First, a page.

Tips on Producing Print Ready Photography

I sat down with Plywerk founder and CEO, Kjell van Zoen to discuss some technical tips for making your prints look their best.

Learn how to make sure your photos keep the perfect colors you captured.
(Photo credit:Greg Lilly)

Sometimes prints come out just as vibrant as the pictures looked in the camera's viewfinder, and other times the colors aren't quite right. What are some of the factors that determine if a print turns out well?

First, the color settings need to be in RGB, not CMYK. If the image is in the wrong color-space, then the colors won't translate right and the print will look different than the image. The images should also have the right pixel-dimensions. Photographers can find out all they need to know in our FAQ

What resolution should pictures be in order to look their best on prints?

All pictures should be 300dpi. You can find the right resolution by multiplying the size of the panel you want by 300 (so a 5x10 inch panel will look best with a resolution of 1500 by 3000 pixels). People should keep resolution in mind when deciding how big of a panel to order.

Sometimes prints turn out great even with a resolution of less then 300 dots per inch, but we recommend higher resolution to ensure optimum quality. Unless you are taking pictures of the Loch Ness Monster, in which case you probably want a low resolution.
(Photo Credit Kim Nguyen)

Does Plywerk ever adjust photos to make prints come out with their fullest color?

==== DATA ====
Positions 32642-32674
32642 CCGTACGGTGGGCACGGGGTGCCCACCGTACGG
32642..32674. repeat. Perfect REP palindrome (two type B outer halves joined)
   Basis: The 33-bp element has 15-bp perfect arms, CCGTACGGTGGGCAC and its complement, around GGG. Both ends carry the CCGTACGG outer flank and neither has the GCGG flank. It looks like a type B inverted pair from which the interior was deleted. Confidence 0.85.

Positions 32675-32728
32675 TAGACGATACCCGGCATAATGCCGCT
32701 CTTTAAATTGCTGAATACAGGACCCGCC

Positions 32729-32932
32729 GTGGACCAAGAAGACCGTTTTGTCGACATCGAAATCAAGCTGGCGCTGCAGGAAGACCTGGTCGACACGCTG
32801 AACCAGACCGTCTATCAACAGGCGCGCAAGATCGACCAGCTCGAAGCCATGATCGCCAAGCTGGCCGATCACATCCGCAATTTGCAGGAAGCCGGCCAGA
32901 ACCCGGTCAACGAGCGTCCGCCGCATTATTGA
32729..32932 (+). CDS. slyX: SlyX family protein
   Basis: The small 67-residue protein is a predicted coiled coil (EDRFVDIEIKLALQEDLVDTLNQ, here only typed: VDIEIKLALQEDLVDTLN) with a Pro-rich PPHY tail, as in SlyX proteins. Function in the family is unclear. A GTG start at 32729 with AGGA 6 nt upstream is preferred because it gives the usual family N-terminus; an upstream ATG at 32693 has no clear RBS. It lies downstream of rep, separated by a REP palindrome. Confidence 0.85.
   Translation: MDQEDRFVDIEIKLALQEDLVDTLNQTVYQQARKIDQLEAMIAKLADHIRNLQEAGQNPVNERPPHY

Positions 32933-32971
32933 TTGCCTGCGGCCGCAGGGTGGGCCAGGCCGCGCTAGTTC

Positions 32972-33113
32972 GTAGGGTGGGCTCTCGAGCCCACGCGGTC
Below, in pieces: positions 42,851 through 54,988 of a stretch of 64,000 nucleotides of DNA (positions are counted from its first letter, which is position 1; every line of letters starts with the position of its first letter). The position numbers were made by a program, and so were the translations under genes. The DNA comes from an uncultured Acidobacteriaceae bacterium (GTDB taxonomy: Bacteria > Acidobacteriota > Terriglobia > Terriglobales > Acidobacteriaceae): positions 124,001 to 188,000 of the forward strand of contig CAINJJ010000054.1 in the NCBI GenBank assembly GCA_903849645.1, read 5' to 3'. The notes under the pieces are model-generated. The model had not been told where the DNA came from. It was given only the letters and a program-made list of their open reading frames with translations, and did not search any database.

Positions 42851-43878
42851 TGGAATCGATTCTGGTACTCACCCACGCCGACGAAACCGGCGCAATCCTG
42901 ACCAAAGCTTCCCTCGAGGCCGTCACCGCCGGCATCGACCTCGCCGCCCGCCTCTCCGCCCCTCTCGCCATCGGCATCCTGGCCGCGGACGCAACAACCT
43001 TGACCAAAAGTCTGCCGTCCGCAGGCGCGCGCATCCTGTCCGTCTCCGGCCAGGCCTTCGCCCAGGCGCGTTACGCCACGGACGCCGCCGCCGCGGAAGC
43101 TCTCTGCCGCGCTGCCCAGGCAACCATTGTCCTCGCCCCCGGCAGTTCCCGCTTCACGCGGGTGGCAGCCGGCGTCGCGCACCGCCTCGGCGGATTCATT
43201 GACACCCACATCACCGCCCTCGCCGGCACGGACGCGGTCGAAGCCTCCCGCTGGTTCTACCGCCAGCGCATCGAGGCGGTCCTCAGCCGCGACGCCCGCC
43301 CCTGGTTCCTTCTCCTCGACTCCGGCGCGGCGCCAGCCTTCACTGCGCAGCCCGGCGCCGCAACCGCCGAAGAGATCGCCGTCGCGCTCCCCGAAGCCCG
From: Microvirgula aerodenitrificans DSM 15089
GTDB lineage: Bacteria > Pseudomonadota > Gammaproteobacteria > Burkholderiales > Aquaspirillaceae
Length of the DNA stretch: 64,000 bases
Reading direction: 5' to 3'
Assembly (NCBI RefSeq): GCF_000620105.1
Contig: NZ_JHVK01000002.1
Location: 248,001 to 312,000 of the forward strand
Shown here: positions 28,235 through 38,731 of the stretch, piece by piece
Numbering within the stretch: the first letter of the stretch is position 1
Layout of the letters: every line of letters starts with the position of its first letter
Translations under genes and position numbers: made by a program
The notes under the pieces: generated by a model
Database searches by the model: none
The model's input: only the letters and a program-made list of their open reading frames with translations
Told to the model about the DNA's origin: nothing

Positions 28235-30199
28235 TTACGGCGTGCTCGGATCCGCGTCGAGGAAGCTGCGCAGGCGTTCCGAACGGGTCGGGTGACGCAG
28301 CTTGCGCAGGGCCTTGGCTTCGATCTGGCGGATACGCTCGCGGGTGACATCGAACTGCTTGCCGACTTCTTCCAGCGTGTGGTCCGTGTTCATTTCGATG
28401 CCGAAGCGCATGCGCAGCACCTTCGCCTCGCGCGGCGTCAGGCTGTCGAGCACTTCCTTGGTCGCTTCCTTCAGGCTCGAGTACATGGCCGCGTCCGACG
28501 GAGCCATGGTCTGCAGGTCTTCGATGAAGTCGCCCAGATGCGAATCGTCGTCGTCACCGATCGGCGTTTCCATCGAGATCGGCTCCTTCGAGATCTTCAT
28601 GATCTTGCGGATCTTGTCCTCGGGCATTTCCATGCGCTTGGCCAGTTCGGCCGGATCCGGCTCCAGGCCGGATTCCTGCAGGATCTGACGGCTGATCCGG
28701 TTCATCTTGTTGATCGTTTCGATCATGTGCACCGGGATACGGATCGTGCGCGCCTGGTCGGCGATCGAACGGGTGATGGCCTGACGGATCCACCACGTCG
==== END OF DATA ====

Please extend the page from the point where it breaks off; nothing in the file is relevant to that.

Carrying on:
No. We do not ever tamper with a photographer's work. We reproduce pictures with complete integrity. We don't presume to know the artist's intent with a given shot, so we always order the prints exactly as they appear when we receive them.

Editing this picture for maximum clarity would have ruined the art. We never change your pictures in any way, except for adding bamboo panels behind them.
(Photo credit: Melanie Vyvyan)

Is there anything photographers should be doing with camera settings to ensure their prints come out correctly, or is it all in post production?

Other than making sure the resolution is high enough and that they are using the RGB color-space, everything is post production. The potential issues all have to do with photo editing software and the file settings.

Now that you know how to master the technical side of things, tune in next week for a discussion on aesthetic choices that make for some of the Plywerkers' favorite prints.

Leave a Reply

Sorry, you must be logged in to post a comment.